German car manufacturers blamed for breaching EU competition rules
Friday, 05 April 2019
The European Commission has informed BMW, Daimler and VW of its preliminary view that they participated in a collusive scheme from 2006 to 2014, in breach of EU competition rules, to limit the development and roll-out of emission cleaning technology for new diesel and petrol passenger cars sold in Europe. This collusion occurred in the framework of the car manufacturers’ so-called “circle of five” technical meetings.
In particular, the Commission has concerns regarding the (i) Selective catalytic reduction (‘SCR’) systems to reduce harmful nitrogen oxides (NOx) emissions of diesel passenger cars through the injection of urea (also called “AdBlue”) in the exhaust gas streamand (ii) the ‘Otto’ particle filters (‘OPF’) to reduce harmful particle emissions from the exhaust gases of petrol passenger cars with direct injection.
According to the Commission, BMW, Daimler and VW coordinated to avoid, or at least to delay, the introduction of these technologies and to remove uncertainty about their future market conduct.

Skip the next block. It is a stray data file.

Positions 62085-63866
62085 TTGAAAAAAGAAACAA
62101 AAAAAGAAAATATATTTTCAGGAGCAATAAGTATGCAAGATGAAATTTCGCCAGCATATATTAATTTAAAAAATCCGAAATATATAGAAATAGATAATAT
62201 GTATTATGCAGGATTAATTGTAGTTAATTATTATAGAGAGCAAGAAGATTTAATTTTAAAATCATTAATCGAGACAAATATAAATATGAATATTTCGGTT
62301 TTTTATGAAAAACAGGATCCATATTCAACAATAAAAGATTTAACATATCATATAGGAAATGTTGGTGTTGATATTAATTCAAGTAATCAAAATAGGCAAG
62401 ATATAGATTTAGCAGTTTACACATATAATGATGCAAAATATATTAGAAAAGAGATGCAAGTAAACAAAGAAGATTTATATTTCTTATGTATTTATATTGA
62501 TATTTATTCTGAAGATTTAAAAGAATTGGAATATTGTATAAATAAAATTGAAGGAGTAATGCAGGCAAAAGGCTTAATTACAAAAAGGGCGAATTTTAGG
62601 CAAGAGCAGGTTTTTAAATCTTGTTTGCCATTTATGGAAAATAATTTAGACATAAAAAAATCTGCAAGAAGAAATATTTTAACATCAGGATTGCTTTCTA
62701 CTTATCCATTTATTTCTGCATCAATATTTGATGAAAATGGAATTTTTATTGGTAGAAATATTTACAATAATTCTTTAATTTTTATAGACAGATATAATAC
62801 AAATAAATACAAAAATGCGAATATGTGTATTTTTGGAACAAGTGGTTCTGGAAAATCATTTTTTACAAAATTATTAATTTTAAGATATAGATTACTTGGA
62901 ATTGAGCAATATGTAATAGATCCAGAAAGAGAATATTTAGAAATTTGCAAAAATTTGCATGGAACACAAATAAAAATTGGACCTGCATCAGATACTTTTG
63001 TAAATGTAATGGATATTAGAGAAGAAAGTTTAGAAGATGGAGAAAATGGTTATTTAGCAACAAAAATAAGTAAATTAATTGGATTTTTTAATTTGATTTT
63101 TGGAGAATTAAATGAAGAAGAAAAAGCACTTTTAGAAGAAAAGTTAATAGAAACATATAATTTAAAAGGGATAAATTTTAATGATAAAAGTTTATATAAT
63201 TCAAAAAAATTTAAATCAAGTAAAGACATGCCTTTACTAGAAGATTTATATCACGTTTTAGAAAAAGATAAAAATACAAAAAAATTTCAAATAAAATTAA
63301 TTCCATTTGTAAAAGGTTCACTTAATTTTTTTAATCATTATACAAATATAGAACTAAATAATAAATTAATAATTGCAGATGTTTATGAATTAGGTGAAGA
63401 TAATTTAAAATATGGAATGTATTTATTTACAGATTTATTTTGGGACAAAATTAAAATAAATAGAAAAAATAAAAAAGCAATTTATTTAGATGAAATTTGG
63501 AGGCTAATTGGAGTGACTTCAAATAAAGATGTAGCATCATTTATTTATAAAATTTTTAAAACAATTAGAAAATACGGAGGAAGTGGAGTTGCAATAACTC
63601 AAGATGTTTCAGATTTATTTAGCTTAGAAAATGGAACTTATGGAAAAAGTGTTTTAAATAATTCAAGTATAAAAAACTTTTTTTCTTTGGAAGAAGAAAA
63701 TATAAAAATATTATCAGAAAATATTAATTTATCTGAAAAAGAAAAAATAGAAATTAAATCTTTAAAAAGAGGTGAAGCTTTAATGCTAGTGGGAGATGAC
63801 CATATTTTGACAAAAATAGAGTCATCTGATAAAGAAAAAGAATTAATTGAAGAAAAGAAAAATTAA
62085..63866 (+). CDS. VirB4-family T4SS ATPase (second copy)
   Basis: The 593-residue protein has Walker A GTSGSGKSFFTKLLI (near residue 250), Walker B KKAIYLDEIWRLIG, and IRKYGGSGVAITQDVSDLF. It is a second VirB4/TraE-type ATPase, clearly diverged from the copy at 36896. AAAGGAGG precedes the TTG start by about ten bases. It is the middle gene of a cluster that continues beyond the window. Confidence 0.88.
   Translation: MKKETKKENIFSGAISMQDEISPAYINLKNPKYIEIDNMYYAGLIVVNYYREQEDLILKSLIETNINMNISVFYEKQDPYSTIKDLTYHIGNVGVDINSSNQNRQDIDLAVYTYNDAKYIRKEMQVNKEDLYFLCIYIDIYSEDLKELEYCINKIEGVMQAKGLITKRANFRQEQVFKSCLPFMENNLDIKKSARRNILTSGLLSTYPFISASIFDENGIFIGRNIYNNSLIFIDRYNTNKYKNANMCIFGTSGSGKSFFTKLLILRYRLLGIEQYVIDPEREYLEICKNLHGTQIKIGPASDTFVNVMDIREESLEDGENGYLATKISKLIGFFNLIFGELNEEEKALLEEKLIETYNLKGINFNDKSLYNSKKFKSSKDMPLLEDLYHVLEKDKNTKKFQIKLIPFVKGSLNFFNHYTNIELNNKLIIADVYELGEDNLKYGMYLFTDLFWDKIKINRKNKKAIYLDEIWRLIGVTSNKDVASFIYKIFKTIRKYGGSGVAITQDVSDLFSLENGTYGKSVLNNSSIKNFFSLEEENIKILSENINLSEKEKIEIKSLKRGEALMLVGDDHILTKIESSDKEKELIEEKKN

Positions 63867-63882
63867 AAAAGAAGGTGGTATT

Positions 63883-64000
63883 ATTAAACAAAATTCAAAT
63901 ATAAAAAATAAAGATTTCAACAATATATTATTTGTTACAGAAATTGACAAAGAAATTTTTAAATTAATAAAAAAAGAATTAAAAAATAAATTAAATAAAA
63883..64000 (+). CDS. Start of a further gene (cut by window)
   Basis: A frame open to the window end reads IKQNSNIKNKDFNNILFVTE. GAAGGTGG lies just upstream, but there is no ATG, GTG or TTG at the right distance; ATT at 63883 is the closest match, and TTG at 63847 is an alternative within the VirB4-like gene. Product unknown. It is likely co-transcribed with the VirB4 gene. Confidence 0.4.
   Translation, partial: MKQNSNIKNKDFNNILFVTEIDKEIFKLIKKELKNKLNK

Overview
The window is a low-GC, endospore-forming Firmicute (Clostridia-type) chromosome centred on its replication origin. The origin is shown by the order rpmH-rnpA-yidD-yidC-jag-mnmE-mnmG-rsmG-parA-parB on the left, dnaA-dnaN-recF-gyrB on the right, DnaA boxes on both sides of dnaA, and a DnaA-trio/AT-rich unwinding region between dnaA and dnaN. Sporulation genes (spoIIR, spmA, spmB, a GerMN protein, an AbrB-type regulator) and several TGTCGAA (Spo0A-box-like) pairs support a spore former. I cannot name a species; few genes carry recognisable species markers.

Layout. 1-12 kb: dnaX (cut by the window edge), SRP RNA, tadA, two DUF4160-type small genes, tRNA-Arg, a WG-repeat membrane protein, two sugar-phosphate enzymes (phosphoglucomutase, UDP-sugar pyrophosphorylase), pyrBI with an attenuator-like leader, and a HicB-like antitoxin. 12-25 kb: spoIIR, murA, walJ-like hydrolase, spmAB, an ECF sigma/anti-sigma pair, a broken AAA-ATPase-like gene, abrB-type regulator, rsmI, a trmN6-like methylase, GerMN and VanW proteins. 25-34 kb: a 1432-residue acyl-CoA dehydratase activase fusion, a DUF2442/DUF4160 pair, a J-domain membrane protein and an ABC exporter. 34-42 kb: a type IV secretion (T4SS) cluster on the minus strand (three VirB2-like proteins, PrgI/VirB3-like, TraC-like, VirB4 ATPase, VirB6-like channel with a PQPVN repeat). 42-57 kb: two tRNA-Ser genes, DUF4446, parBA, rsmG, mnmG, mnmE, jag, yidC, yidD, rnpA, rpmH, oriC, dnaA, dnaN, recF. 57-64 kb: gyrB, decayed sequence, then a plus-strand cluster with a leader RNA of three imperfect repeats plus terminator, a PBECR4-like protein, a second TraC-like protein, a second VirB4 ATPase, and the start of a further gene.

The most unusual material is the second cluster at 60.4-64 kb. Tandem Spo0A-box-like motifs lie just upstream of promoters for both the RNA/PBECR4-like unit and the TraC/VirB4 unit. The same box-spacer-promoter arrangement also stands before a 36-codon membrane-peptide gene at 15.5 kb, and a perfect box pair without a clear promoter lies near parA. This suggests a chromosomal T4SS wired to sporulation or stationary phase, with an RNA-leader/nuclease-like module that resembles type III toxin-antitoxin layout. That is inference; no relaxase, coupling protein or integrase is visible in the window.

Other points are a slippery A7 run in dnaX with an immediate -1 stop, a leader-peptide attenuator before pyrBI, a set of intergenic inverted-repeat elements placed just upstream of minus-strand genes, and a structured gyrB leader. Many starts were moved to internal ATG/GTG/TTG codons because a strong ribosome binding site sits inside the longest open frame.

“Companies can cooperate in many ways to improve the quality of their products. However, EU competition rules do not allow them to collude on exactly the opposite: not to improve their products, not to compete on quality,” said Commissioner Margrethe Vestager, in charge of competition policy.
“We are concerned that this is what happened in this case and that Daimler, VW and BMW may have broken EU competition rules. As a result, European consumers may have been denied the opportunity to buy cars with the best available technology. The three car manufacturers now have the opportunity to respond to our findings.”
In October 2017, the Commission carried out inspections at the premises of BMW, Daimler, Volkswagen and Audi in Germany, as part of its initial inquiries into possible collusion between car manufacturers on the technological development of passenger cars. The Commission opened an in-depth investigation in September 2018.
The Commission’s preliminary view, presented in a Statement of Objections, is a formal step in its investigations into suspected violations of EU antitrust rules.